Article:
Magglio and Mike
There are four players left in our Baseball Hall of Fame ballot series who, realistically, have no path to the Hall of Fame, at least for a while. I do realize that the phrase “no real path to something” has sort of lost its meaning over the last couple of months, but by historical standards, Mike Cameron, J.D. Drew, Magglio Ordóñez and Jorge Posada were all very good players but not quite Hall of Famers.
OK, so I wanted to try something -- mostly thinking about Ordóñez and Cameron.
Here is how those four players rank by Baseball Reference WAR:
1. Mike Cameron, 46.5
2. J.D. Drew, 44.9
3. Jorge Posada, 42.7
4. Magglio Ordóñez, 38.5
OK? Got that order? Here is how they rank by Fangraphs WAR:
1. Mike Cameron, 50.7
2. J.D. Drew, 45.9
3. Jorge Posada, 44.7
4. Magglio Ordóñez, 36.6
Same order, though there is a wider gap between top and bottom.
Now, let me show you something else -- I did a Twitter poll where I asked people to vote on which of the four was the best player. That’s not the perfect way to get a ranking, of course -- it probably would have been better to use some sort of point system. But that wasn’t an option on Twitter (as far as I know) and anyway, I think the result is interesting and probably pretty close to how it would have turned out with a point system.
Here was how they finished with almost 3,000 votes in:
1. Magglio Ordóñez, 39%
2. Jorge Posada, 36%
3. Mike Cameron, 16%
4. J.D. Drew, 9%
OK, you see it right? The Twitter poll is almost the exact opposite order of WAR … with Cameron and Drew flipped. So what gives? Why do the perceptions of people so often cut against the WAR calculations? Why do the WAR systems have Mike Cameron way ahead while fans have Ordóñez so far ahead?
I’ve said it before, and I’ll say it again: DEFENSE.
What do you have with these four very different players? You have an offensive machine who played below average defense (Ordóñez). You have an offensive catcher with debatable defensive skills (Posada). You have a corner outfielder who walked a lot and played good defense (Drew). And you have a fantastic defensive centerfielder who hit with power but for a low average (Cameron).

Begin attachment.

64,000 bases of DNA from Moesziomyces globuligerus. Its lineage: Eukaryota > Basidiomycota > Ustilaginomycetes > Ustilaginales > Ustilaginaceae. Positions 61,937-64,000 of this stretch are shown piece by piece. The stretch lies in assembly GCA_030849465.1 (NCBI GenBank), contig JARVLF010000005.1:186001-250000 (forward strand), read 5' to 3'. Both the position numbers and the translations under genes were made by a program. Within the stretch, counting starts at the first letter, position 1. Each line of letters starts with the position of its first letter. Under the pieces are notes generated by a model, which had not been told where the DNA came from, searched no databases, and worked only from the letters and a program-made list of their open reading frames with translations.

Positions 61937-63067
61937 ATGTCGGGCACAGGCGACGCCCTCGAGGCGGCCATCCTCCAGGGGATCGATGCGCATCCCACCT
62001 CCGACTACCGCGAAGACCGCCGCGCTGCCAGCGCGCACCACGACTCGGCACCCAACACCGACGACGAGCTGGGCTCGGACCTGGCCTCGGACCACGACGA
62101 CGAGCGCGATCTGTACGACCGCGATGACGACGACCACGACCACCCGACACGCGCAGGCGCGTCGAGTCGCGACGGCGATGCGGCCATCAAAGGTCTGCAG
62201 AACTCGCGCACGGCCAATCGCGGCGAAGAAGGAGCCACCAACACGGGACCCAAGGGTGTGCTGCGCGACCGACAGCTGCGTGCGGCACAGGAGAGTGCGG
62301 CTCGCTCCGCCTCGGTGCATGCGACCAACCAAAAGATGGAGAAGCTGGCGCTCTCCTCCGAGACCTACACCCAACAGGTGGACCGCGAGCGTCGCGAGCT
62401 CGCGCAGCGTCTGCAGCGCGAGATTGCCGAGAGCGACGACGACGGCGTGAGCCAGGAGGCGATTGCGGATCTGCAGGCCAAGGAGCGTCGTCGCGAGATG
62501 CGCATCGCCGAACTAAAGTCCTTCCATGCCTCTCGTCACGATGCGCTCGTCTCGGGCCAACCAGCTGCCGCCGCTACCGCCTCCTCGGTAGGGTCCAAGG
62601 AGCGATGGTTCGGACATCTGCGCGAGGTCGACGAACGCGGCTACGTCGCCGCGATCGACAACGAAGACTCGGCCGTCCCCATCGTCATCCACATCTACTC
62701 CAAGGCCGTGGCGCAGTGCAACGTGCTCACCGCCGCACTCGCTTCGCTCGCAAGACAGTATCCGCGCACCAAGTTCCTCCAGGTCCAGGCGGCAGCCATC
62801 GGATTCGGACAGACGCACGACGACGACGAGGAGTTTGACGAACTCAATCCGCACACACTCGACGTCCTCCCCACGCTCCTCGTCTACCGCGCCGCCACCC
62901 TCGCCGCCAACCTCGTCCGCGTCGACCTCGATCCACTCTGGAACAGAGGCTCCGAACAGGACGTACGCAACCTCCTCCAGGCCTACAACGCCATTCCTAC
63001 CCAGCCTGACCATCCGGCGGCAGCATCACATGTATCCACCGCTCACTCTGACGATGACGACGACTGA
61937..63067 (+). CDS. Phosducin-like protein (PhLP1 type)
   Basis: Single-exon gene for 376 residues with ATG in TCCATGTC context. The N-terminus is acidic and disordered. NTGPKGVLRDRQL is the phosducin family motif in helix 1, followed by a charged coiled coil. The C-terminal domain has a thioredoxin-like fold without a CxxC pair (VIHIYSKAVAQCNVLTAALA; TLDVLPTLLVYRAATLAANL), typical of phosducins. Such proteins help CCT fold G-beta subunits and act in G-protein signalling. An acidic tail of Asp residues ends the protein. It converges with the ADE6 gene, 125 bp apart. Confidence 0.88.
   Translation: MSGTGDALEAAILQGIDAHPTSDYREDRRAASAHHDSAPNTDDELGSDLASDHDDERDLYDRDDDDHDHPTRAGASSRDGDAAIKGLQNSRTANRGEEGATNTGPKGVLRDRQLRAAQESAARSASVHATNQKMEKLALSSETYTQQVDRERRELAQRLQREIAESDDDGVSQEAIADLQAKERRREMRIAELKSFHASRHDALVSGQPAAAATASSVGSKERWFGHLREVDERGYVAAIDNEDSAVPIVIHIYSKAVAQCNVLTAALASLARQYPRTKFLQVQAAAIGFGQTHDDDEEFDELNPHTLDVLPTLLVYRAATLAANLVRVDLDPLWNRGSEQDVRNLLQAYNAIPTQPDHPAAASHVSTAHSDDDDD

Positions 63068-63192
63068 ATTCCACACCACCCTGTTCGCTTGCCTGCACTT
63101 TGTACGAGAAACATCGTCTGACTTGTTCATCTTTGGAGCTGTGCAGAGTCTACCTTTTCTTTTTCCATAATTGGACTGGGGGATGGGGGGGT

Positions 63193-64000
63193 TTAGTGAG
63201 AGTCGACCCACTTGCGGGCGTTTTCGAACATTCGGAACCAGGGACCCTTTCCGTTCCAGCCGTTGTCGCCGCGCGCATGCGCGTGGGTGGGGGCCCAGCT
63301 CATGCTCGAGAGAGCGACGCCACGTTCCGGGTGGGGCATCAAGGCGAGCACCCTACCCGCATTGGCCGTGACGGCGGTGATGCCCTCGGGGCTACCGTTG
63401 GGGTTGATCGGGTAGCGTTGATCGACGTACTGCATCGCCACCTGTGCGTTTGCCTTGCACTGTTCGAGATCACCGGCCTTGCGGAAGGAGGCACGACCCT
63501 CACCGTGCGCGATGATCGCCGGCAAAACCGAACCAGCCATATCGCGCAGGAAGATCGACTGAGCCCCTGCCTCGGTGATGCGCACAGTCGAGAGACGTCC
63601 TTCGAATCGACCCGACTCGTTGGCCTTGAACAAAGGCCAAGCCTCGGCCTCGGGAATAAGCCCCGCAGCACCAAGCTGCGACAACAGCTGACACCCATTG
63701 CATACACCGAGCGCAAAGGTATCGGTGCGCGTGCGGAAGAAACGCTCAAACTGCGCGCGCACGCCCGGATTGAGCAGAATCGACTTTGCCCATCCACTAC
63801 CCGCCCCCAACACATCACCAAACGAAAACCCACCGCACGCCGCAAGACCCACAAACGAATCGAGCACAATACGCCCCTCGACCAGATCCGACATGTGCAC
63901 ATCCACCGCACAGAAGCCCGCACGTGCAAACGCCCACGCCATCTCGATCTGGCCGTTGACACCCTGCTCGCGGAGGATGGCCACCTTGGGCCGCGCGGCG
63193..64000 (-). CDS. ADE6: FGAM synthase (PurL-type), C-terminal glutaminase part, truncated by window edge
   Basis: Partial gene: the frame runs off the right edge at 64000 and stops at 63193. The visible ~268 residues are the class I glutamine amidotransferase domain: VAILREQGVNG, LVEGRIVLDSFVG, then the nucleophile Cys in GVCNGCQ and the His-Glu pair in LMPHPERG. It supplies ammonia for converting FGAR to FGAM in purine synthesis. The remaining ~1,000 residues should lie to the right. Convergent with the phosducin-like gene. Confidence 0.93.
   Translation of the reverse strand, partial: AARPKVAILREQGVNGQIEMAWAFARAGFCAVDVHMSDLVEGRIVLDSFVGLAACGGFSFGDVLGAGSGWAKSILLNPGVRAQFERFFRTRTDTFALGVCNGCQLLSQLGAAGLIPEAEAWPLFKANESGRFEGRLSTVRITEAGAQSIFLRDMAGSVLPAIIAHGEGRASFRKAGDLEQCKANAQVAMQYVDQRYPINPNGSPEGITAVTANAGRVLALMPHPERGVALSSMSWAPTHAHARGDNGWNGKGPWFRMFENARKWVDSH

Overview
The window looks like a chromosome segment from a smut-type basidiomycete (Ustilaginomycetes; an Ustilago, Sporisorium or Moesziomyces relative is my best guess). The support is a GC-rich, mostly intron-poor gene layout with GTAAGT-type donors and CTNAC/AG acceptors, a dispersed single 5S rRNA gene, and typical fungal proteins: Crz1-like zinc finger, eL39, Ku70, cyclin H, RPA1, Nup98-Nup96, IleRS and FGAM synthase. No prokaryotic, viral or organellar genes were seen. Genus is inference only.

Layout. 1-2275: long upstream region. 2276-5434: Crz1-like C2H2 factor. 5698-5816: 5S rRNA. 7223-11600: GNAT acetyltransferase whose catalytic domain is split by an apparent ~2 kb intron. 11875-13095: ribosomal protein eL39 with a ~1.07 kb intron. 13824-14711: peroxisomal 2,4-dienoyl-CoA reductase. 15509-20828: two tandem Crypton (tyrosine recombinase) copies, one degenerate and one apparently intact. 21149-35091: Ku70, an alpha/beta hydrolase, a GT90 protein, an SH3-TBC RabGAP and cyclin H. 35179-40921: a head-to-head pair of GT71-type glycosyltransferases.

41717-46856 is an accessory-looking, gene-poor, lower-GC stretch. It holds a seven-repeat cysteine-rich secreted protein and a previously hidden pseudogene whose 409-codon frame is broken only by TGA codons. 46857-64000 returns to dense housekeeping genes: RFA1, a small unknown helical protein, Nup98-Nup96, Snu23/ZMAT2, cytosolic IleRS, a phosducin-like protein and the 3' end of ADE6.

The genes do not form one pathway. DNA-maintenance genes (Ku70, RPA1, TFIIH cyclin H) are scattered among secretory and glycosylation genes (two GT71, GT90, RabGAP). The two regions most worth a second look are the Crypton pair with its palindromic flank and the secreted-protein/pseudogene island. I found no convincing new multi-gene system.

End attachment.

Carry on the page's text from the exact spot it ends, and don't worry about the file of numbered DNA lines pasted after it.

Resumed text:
How you rank them depends on how you weigh their skills and their weaknesses. WAR, both varieties, gives tremendous value to defense and so puts Cameron and Drew at the top. Fans, in general, heavily weigh offense, and so they put Ordóñez and Posada at the top. This is truer than even the fans themselves might realize; the Twitterati place the four players in the exact order of how they finished in career runs created:
1. Magglio Ordóñez, 1,251
2. Jorge Posada, 1,100
3. Mike Cameron, 1,093
4. J.D. Drew, 1,040
This, to me, is the big question in baseball these days: Just how important is individual defense? There are a million sub-questions that feed off that main one. How much of a difference can a great defender make in the grand scheme of things? How much of a liability is a poor defender? Can placement make up the difference between a poor and excellent defensive player? Have shifts taken away some of the value of individual defenders?
As you probably know, with Statcast we have tools to answer those questions in ways previously unimaginable. Tom Tango is at this very moment working on the data (I suspect). We should be able to come up with some pretty compelling answers to micro questions like: “How good a hitter must an everyday player be if he is a terrible fielder? (And vice versa).”
And we should be able to do better with macro questions like: Was Andruw Jones such a good defensive player that he should go to the Hall of Fame despite his various flaws as a hitter?
With these universal questions still being explored (and I don’t know that we will ever have DEFINITIVE answers on them), we find ourselves in the land of strong opinion. It is the opinion of WAR that defensive contributions have been dramatically undervalued. It is the opinion of WAR that while Magglio Ordóñez created 160 more runs than Mike Cameron with his bat, the difference in their defense (and baserunning) dwarfs that number, making Cameron a much better player over the length of his career.
But WAR’s is not the only opinion on the matter. Bill James believes that that defense is important but that WAR weighs it much too heavily. In his win shares system, he has Ordóñez with 245 win shares and Cameron with 243, making them basically equal when everything is taken into account.
And I think it is the unspoken opinion of most fans that offense is much more important than defense. I think that’s why they remember Ordóñez being better than Cameron.
Anyway, just some stuff to think about. I guess we’ll find out how I feel based on who I put next in my Hall of Fame ballot series.